One of the plaintiffs is a retired California Highway Patrol officer.
The surveillance-oriented nonprofit Electronic Frontier Foundation (EFF) is handling the case of the plaintiffs alongside a separate legal team.
The number of wiretaps approved by the court in Riverside County in 2014 was three times that of any other state or federal court, according to the EFF.
"The wiretap in this case was issued over three years ago, a time when Riverside County was issuing a record number of wiretaps," EFF wrote. "In 2014, for example, the court approved 624 wiretaps, triple the number of any other state or federal courts. The targets were often out of state, resulting in hundreds of arrests nationwide." At their height, the county's wiretaps — mostly for the benefit of the federal Drug Enforcement Administration — accounted for an entire fifth of all wiretaps in America, USA Today reported in 2016.
After USA Today started reporting on the inordinate number of wiretaps in Riverside, the number issued in the county dropped from 640 in 2015 to 118 in 2017. At the time, the outlet called the practice "likely illegal."
The plaintiffs in the lawsuit are "two targets of hundreds of questionable wiretaps authorized by a single judge, Helios J. Hernandez, in Riverside County," the EFF wrote.
"There are very real questions about the legitimacy of the warrant-approval process in Riverside County during the time when our clients were wiretapped, including questions about the behavior of the judge and the District Attorney's Office," EFF Staff Attorney Stephanie Lacambra said. "The court should release information about how this wiretap was approved and why, so both our clients and the public can understand what happened during Riverside County's massive surveillance campaign."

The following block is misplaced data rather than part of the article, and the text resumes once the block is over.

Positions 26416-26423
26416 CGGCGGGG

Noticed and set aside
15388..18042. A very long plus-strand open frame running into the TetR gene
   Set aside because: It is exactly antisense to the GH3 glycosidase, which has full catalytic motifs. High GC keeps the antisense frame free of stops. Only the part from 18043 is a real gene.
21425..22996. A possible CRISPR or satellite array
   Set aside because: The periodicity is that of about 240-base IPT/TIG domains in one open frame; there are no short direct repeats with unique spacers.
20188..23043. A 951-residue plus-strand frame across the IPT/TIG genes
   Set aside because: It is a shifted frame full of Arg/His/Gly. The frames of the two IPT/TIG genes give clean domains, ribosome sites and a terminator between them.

Tina Salvato of Sheppard, Mullin, Richter & Hampton, LLP, the firm representing the plaintiffs, said that their clients "don't know if they were targeted by accident, or if they were suspected of something, or on what basis the order was issued at all."
The lawsuit seeks a ruling that would allow the plaintiffs to see the files relating to their wiretaps, as they were issued in "the midst of a highly scrutinized practice of excessive amounts of wiretap authorizations."
US law requires that subjects of wiretaps be notified within 90 days of the conclusion of the surveillance. According to the EFF, the plaintiffs never received such notice — they only found out they were spied on after family members and friends who had been properly notified told them.